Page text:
This small but mighty patio table can seat four while saving space in a pint-sized yard. The slim construction is thanks to array of slender 1x3 and 2x3 boards, which each do their part to give shape and add height to the table. But it's the classic finishing touches, as much the careful construction, that help this table stand out from its surroundings. A coat of stark white paint contrasted with a colorful spray of flowers give the piece instant appeal.
Deep, Dark Secret
When you build this double-duty table, you gain not one, but two patio essentials. By day, the round tabletop offers room to serve up your favorite summer cocktails, salads, and more. But lift up and haul away the tabletop at night, and you're left with a fire pit fit for grilling up burgers or roasting s'mores. If you already have a fire pit, constructing the tabletop is as simple as screwing together pressure-treated wooden boards, cutting the assembly down to the size and shape of the fire pit with a jigsaw, then placing the tabletop on top of the pit until you're ready to fire it up.
Martini with a Twist
Why splurge on a store-bought martini table, when you can nab the same striking cinched silhouette for a bargain using items already sitting in your garden shed? This slinky black martini table comprises a stack of two clay planters glued together, topped with the saucer of one planter, then painted black. When recreating the mod-art accent for your own patio, be sure to place the right-side up planter on top of the upturned planter to create more surface space on the tabletop to balance drinks and snacks.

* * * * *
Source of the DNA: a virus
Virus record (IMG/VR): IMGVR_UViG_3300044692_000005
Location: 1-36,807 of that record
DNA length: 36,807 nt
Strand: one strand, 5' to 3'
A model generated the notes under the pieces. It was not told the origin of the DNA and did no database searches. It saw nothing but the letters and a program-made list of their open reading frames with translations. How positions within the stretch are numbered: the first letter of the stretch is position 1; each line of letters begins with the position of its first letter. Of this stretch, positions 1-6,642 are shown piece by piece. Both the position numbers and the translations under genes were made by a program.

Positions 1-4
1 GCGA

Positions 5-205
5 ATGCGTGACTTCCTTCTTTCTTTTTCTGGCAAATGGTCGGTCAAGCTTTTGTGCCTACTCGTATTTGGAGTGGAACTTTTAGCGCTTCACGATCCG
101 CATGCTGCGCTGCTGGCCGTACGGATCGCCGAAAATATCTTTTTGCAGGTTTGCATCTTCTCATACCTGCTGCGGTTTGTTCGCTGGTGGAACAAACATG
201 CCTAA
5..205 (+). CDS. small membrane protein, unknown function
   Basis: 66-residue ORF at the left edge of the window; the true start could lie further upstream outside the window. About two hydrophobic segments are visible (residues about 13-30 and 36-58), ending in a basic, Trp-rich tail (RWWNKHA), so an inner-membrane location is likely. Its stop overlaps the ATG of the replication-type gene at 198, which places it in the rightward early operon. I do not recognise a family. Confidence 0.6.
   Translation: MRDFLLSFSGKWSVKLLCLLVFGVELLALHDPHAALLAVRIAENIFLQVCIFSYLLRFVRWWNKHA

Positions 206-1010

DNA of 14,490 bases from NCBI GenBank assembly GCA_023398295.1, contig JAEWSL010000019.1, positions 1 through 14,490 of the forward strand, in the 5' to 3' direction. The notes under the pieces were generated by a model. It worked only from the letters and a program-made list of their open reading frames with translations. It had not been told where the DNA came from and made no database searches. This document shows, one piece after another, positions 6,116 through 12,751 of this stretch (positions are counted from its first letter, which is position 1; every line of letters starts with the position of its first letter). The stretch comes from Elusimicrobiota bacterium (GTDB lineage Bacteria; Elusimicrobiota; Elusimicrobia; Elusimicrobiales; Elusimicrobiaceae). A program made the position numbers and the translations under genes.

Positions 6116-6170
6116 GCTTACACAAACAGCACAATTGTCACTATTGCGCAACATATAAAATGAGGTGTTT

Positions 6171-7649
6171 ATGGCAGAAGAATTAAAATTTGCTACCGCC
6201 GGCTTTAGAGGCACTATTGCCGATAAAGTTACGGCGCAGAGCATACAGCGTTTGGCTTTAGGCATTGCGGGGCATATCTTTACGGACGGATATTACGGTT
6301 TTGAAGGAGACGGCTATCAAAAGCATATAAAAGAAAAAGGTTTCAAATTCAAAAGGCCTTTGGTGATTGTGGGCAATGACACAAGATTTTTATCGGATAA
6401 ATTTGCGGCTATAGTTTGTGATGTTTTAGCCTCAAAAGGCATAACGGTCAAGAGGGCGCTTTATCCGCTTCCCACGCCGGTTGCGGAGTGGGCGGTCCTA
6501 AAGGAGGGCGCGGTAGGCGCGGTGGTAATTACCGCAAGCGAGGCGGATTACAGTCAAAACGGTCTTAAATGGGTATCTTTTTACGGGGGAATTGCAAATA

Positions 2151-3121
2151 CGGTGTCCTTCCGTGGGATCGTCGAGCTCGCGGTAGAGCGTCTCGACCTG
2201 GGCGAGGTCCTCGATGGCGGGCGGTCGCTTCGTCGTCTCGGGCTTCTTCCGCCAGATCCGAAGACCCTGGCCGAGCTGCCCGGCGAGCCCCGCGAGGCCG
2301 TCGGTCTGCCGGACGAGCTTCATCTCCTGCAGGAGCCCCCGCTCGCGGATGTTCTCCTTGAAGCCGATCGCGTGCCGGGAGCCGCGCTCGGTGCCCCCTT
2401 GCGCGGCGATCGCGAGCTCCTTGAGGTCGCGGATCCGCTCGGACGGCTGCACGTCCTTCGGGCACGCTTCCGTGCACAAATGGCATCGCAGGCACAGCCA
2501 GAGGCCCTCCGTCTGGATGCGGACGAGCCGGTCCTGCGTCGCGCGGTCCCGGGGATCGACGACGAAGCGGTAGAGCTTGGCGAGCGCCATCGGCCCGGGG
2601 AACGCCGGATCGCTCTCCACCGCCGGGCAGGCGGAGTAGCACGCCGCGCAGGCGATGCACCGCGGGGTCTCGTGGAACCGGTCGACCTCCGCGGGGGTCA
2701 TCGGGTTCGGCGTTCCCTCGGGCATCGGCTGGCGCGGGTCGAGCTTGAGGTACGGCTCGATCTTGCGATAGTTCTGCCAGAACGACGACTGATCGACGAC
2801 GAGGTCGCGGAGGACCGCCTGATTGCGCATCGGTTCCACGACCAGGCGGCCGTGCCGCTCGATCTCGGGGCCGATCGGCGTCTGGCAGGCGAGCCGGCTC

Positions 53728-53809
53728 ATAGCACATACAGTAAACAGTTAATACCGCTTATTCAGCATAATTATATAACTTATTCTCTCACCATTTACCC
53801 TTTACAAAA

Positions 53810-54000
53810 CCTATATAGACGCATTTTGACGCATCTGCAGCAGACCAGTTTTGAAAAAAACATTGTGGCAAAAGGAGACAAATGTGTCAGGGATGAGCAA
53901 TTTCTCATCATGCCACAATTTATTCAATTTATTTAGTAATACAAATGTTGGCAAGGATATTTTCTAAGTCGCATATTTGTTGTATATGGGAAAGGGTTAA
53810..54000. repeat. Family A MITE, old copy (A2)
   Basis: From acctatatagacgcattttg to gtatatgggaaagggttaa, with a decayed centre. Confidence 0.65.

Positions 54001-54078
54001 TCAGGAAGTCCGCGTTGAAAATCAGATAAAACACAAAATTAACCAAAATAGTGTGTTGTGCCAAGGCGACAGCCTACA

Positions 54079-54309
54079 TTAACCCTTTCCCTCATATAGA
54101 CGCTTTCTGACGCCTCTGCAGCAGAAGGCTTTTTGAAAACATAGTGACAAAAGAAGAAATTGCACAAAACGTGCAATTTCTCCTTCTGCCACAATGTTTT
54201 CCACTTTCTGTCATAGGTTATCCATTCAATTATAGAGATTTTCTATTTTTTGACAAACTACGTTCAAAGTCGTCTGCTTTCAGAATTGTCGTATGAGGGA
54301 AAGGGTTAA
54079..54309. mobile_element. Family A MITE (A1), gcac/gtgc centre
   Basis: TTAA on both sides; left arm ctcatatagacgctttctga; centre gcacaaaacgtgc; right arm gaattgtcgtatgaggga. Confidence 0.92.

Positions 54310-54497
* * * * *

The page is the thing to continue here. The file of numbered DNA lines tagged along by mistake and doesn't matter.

Thanks to a built-in ice bucket, this two-tiered end table is as useful for serving seasonal food favorites as it is for stashing chilled drinks. Although the ice bucket is nothing more than an inexpensive plastic planter box, the dark stained cedar wooden frame and legs of the table that surround it give it a high-end look. Don't do much entertaining in the yard? Fill the planter box with soil and plants to put your green thumb on display in a surprising new way.
Keep a Low Profile
What this outdoor coffee table lacks in stature, it makes up for with its sprawling surface space and storage-smart frame. Start with a stack of two pallets, then adhere cedar wood planks to the top for a professional polish. The combination of the tabletop with the ivory-painted frame makes for a rustic yet modern look.
Whether you need to rest a drink or rest your back, you can do it in style with this convertible garden accent. Thanks to a hidden hinge in the middle of the wooden construction, you can swing the piece up to form a spacious bench for curling up with your favorite summertime reads. When guests come over, lay the back of the bench flat for a surface on which to display a spread of summer eats.
Related: 12 Doable Designs for a DIY Bench
This split herringbone tabletop is just the thing your outdated metal patio table needs to keep up with the times. If the two columns of slanted wooden boards that comprise the herringbone pattern look daunting to recreate, get your wooden boards cut at the hardware store to hasten the assembly and relieve the need for complex cuts or tools. When the tabletop looks shipshape, top it with a coat of dark wood stain for a lustrous and luxurious finish.